The Savile inquiries: giving truth a bad name

The excavation of the past to ‘uncover the truth’ about Savile is really about looking at history through today’s abuse-obsessed goggles.

Frank Furedi

Frank Furedi

Topics UK

This is not really a story about Jimmy Savile. Nor is it a cautionary tale about institutions such as the BBC covering up the heinous acts of sex offenders. Rather, the Savile scandal is a sordid episode which exposes the moral disorientation of our society. It shows that our society is so ill at ease with itself that it has lost faith in its ability to make sense of the everyday problems it faces. Instead of discussing and clarifying the issues at stake, our society looks for answers and signals from the past. That is why it continually launches inquiries into allegedly scandalous institutions or past events.

From a sociological point of view, the proliferation of scandals that call into question the integrity of key British institutions – ‘cash for questions’, the MPs’ expenses scandal, banking scandals, the phone-hacking debacle, child abuse in the Catholic Church – is not the result of any significant escalation in malevolent or dishonest behaviour. Rather, such scandals are symptoms of a crisis of authority and a severe loss of trust.

In our era, the problem of collapsing trust has become all-pervasive. The loss of trust in authority is not confined to a particular institution or individuals. In recent decades, many of society’s most treasured institutions have experienced a loss of prestige. Scandals have generated widespread questioning of the integrity of the police, the monarchy, the Catholic Church, the banking system, parliament and the media. The persona of Jimmy Savile has become a kind of conduit through which this powerful sense of mistrust spreads to an ever-widening number of institutions.

When prime minister David Cameron and other leading figures instructed the BBC Trust to ‘uncover the truth’ about Savile, what they really meant was that this institution should perform the ritual of self-abnegation. In the modern world, the search for the truth inevitably focuses on the past, because of the profound difficulty of gaining clarity and meaning in the present. The current obsession with inquiries, into everything from Savile to Hillsborough to the Miners’ Strike, really expresses bad faith and an instinct for evasion.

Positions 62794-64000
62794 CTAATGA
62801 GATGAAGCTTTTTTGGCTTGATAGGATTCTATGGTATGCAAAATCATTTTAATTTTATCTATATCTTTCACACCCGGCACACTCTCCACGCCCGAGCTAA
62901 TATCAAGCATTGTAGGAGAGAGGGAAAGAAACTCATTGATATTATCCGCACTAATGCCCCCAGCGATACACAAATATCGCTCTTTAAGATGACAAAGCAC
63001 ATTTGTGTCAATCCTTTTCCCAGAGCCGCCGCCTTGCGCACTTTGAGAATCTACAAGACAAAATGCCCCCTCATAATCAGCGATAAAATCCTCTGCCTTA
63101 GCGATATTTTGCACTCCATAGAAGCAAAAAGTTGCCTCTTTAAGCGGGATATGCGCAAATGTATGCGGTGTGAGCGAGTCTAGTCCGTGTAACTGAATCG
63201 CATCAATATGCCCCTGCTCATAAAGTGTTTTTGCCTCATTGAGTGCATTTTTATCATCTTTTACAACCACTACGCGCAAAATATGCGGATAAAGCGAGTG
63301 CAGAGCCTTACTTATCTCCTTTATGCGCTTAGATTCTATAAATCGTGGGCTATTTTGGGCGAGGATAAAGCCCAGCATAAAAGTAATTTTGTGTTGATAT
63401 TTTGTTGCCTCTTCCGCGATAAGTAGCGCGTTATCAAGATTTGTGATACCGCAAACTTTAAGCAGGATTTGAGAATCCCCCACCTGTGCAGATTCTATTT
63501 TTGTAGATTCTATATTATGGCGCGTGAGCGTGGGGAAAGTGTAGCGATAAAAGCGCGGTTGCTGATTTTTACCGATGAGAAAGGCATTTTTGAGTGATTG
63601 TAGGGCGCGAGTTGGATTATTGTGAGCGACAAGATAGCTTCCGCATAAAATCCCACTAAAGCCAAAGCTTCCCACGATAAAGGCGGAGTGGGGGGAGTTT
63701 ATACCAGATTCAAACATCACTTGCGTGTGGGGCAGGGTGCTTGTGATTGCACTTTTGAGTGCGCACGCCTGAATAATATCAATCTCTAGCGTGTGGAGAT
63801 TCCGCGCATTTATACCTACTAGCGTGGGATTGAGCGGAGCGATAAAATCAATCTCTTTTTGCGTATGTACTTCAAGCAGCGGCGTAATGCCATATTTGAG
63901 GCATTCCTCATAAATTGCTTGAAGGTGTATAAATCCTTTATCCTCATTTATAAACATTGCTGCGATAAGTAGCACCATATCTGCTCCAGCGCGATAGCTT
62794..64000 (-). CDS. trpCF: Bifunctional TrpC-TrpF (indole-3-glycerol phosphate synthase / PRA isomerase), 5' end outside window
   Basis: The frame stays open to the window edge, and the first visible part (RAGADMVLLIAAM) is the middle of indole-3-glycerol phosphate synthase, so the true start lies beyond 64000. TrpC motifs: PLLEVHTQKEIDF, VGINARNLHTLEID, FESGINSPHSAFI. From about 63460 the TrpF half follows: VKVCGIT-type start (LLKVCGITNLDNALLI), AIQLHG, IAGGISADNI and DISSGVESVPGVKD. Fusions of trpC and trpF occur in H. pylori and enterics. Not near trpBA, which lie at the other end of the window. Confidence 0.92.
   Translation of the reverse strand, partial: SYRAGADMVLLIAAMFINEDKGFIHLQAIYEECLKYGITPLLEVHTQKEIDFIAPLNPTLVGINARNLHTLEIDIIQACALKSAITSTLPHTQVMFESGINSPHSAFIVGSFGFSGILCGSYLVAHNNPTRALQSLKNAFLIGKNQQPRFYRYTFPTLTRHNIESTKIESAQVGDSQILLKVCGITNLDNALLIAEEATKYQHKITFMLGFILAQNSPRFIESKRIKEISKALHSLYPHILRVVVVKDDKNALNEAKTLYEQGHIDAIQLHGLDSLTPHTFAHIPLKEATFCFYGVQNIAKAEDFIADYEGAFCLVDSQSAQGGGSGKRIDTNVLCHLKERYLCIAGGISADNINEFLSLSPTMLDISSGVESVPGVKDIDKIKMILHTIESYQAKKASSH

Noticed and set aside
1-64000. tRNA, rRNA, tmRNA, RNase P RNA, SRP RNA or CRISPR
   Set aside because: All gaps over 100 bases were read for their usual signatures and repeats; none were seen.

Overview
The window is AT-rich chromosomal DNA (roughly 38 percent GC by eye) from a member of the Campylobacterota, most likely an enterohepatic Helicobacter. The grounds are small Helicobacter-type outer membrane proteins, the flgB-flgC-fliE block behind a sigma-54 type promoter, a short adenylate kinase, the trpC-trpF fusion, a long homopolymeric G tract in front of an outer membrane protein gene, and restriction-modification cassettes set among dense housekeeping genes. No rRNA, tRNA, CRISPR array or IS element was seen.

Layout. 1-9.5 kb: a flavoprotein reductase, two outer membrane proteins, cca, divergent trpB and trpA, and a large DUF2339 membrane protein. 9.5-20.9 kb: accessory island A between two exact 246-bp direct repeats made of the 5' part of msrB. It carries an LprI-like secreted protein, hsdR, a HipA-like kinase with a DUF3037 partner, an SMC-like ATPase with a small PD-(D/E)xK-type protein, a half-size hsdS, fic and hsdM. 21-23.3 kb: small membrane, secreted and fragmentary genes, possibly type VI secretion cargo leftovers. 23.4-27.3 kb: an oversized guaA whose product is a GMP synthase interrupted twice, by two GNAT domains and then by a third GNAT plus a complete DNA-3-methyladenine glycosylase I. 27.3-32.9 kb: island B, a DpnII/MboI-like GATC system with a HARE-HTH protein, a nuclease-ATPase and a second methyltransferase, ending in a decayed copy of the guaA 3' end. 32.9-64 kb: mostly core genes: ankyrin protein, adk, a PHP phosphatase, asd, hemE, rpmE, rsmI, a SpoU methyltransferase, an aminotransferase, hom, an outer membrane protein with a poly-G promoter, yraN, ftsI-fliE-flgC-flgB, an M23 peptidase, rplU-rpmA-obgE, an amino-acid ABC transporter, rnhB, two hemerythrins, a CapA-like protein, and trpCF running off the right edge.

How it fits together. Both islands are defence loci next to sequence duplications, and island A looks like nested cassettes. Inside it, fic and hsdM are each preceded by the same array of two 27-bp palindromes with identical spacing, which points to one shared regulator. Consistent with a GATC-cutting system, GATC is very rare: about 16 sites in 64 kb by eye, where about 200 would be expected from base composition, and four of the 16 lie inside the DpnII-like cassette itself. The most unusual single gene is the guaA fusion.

The attempt to ‘uncover the truth’ through mobilising people’s memories invariably invites us to reinterpret past experiences through the prism of present-day preoccupations and values. Mobilising memory in order to find the roots to our current problems somewhere in the past has become a highly respectable, culturally sanctioned activity. This strategy relies on reading history backwards, and encouraging people to make sense of current existential problems by seeing them as part of the damage inflicted by past wrongs and injustices.

The belief that the truth is out there – that is, it is in the past, waiting to be uncovered by an official inquiry – is just that: a belief. The reality is that the answers to the problems of our era will not be found via an archaeological excavation of the past. On the contrary, the project of excavating the past is motivated by an instinct to evade the present, and to seek validation from history for modern dilemmas. The mobilisation of memory is far more about the concerns of the present than it is about discovering the truth in the past. As the psychiatrist Derek Summerfield once wrote, ‘Any act of remembering is interpretative, driven by the concerns or ideas of the present’ (1).

In the Jimmy Savile case, people are actively encouraged to come forward and reinterpret their past experiences in the language of abuse. This means that literally everyone who had contact with this monster is being asked to reflect on their encounter in light of what has been revealed by the media in recent weeks. Moral entrepreneurs underline the gravity of Savile’s wickedness through the metaphor of invisibility. Apparently, behind the carefully constructed mask of sainthood, there lurked the malevolent perpetrator of child abuse. The phrase ‘it’s only the tip of the iceberg’ encourages anxiety and insecurity towards Savile and other alleged ‘predators’ in our society. The NSPCC’s description of Savile as a ‘well-organised and prolific sex offender’ hints that there is more to this affair than the acts of one single pervert. In this twenty-first-century passion play, we are continually being told that there were ‘paedophile rings’ and ‘conspiracies’ organised by powerful men in and around the BBC.

It is a secularised form of witch-hunting, with disinterested science taking the place that religion once played in such hunts. Consider the criminologist who worked on the ITV documentary about Savile, who predicted at the start of October that ‘[within a] week the number of allegations of child sexual abuse [against Savile] will be into three figures’. He added: ‘I am continuing to receive information.’ Not surprisingly, a few days later the Metropolitan Police announced that they were following 400 lines of inquiry. So is the truth finally coming out – or has society become dominated by a misanthropic imagination of mistrust?